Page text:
Foucault’s innovation lays in treating the subject of government as a problem based on the very radical “too much government” issue rather than within the wake of the contractualist philosophical tradition. Thus, the market as a specific “regime of truth” (Foucault 2008) means, first of all, “self-limitation of the reason of government” and accepting the “natural” succession of economic events as they happen in economic dynamics following a “laissez-faire” principle with the lowest possible amount of public intervention. Markets are places “of veridiction” (Foucault 2008): that is, they work as an “economic tribunal” (Foucault 2008) for the appraisal of the size and the style of government itself. They can assess the soundness of both political organisation and legal intervention in economic life. Thus, for example, the link between law and efficiency sponsored by the Law and Economics School (R. A. Posner 1978) became a crucial step for subjecting institutions to economic criteria and standards.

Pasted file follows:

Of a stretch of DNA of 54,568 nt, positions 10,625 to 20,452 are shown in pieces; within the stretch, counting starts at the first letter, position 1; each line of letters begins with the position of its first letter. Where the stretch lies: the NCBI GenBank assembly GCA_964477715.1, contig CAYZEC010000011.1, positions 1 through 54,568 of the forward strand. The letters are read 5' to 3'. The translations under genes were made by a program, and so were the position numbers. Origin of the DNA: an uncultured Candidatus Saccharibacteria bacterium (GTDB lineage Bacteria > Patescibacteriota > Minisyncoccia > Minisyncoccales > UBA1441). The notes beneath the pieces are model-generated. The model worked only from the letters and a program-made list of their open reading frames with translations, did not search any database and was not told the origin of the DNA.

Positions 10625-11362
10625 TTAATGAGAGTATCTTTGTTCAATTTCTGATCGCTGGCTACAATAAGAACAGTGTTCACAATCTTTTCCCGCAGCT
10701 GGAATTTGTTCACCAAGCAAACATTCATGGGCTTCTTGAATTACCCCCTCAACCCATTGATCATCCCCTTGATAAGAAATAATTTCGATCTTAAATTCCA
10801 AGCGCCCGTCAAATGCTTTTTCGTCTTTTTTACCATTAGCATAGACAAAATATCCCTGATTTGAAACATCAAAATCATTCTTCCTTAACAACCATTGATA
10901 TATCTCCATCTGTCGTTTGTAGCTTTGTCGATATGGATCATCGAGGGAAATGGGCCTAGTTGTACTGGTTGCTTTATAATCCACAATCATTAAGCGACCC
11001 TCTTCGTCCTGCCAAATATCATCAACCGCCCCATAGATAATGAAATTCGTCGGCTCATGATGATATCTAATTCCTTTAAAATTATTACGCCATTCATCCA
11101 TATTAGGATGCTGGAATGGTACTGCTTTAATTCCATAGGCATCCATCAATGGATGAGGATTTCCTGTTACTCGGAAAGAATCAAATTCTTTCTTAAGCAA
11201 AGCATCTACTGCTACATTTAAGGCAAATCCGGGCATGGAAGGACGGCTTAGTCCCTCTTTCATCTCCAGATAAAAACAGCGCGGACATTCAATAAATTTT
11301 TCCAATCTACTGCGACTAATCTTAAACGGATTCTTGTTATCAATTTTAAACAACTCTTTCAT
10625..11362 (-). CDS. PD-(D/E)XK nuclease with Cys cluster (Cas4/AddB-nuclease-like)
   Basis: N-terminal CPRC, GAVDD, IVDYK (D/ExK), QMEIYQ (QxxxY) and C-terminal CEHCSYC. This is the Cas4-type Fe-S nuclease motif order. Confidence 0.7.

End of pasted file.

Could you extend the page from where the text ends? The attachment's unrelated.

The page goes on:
With the label of truth, markets could embellish themselves with different values (such as freedom, pluralism, fairness, and openness) and challenge the primacy of political power and its entitlement to establish limits and regulations on the economy. At the same time, this label made it possible for economic subjects in competition with the public power of states to claim greater power. As noted by Susan Strange, when analysing the incipient process of economic globalisation, it is quite difficult to include the concept of “market power” profitably in method analysis because it was both obscure and slippery (Strange 1996: 58). Therefore, this issue was mostly neglected, and markets came to be seen as extremely decentralised places without power. The idea of the market as a flow of relationships entrusted to the “self-interested” rationality of its actors conveyed the image of a self-moving mechanism, irrelevant to any study of power as suggested by Strange. As already mentioned, while theoretical and sociological research on the issue was becoming less frequent, the market was seen more and more as a model, or an ideology, than as a real concrete place to be investigated and analysed in its specific power dynamics. Even the growing importance of lobbies and lobbyism was mostly seen in a neutral way, or as evidence of a participative decision-making style, or even as an embodiment of democratic governance procedures in the wake of the American experience (Ferrarese 2010), rather than being conceptualised in terms of market power.